“PRIDE is a celebration of sexuality, and as a school system, the point of recognitions on the agenda are for accomplishments in our district,” Barnhart wrote in an email to PCD last June explaining her vote.

Port City Daily also reached out to each school board candidate; Democrats Tim Merrick, Judy Justice and Jerry Jones, along with Republicans Natosha Tew, David Perry and Nikki Bascome. 

Merrick was the only one to respond to PCD’s request for comment by press.

“Every student needs to be honored, and have representation,” he said. “Celebrating Pride month is one way we can tell our LGBTQ+ students that they are accepted and that they belong. Likewise, children of color and differently-abled children can easily feel left out. As can children from other countries. It is our job as a community and as a school district to welcome them, and honor them as part of our community.”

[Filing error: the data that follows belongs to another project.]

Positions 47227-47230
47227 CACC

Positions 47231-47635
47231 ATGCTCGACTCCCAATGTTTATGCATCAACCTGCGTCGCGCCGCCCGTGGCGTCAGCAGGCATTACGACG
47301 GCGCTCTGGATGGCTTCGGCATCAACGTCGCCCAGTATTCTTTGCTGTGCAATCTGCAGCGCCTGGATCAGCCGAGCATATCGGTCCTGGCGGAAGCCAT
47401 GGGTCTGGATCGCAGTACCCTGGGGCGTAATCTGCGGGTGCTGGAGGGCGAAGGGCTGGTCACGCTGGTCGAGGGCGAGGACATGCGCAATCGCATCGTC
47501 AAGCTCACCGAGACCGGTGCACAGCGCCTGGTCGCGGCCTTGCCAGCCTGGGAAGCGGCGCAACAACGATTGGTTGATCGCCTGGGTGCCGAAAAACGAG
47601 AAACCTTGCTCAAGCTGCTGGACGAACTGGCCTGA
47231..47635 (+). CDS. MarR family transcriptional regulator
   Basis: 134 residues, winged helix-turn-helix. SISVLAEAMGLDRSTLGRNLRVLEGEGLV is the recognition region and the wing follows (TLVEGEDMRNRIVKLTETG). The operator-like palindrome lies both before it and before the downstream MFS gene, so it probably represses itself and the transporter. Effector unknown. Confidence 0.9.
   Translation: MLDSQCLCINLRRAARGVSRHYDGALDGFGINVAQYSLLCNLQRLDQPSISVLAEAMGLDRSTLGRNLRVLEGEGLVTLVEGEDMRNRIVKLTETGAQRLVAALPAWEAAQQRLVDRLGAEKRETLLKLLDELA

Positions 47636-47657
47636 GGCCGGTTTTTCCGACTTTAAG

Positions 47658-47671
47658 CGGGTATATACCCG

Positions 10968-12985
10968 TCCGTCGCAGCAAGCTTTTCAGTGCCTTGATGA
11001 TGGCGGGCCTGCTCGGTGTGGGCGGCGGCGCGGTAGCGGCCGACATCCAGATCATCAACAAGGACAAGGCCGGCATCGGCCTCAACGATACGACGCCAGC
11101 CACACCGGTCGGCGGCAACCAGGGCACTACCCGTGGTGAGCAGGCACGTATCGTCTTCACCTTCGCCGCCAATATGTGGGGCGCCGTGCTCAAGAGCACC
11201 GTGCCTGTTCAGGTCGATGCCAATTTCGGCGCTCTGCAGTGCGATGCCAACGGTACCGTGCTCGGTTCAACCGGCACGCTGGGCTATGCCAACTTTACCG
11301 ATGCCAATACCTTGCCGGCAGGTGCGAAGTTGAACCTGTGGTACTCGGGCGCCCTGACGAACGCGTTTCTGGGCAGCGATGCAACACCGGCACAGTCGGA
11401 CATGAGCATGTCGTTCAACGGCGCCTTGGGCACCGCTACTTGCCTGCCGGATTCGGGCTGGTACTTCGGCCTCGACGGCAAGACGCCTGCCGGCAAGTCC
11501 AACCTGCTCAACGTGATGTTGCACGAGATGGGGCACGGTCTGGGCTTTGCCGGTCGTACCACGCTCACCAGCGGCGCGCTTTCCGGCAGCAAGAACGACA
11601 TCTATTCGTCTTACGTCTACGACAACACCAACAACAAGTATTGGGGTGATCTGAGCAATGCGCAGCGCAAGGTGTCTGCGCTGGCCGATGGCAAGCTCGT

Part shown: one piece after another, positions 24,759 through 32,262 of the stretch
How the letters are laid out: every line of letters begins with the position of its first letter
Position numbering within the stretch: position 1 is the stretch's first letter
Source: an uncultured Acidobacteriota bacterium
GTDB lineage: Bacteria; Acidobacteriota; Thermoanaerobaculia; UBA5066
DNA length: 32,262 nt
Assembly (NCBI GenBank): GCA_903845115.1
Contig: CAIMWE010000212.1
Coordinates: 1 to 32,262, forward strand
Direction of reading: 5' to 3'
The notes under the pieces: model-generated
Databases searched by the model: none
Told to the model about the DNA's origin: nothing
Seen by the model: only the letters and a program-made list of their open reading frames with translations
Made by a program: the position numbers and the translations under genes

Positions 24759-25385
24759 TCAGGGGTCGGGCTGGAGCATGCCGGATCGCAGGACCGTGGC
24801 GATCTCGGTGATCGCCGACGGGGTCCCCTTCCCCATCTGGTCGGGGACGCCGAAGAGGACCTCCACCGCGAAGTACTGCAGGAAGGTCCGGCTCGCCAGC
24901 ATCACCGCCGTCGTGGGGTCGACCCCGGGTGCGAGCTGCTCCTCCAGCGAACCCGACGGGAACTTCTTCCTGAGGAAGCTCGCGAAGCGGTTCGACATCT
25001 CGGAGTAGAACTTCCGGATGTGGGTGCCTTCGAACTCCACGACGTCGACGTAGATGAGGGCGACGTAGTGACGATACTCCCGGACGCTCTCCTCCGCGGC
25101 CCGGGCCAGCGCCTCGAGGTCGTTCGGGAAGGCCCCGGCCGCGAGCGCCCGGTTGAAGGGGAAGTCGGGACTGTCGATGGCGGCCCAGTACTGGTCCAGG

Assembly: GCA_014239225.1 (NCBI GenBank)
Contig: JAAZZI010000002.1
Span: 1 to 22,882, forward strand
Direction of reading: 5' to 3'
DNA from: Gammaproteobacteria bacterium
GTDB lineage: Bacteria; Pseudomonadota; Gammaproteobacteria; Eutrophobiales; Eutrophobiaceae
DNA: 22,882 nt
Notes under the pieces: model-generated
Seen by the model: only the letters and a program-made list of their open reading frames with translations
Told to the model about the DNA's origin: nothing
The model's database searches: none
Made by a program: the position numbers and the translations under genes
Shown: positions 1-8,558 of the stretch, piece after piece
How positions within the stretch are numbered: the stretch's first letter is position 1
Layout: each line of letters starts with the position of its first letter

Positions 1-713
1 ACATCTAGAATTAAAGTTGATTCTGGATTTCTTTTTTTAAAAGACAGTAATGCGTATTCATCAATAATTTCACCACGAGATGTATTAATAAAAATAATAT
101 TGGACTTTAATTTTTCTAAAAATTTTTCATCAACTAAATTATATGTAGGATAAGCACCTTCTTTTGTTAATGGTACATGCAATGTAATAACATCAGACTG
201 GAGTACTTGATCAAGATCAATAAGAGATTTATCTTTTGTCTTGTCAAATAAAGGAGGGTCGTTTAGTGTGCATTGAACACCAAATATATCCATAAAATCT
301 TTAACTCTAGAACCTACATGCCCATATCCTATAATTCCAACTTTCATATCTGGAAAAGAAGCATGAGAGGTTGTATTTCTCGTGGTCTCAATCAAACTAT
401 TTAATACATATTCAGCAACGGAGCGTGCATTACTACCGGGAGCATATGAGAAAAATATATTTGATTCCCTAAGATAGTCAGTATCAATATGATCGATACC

After press, Justice told PCD the Republican board’s actions are part of a national strategy to attack the LGBTQ+ community in order to get support from their base voters.

Jones challenged the political nature of a Pride declaration, positing to PCD that pride is a celebration of the inclusion of all: “What is political about declaring that all students are safe, all students are valued, and all students are embraced?”

A few of their competitors made their points of view known on social media.

On May 30, Tew wrote on her candidate Facebook page that she would vote no to recognize Pride month if voted into office.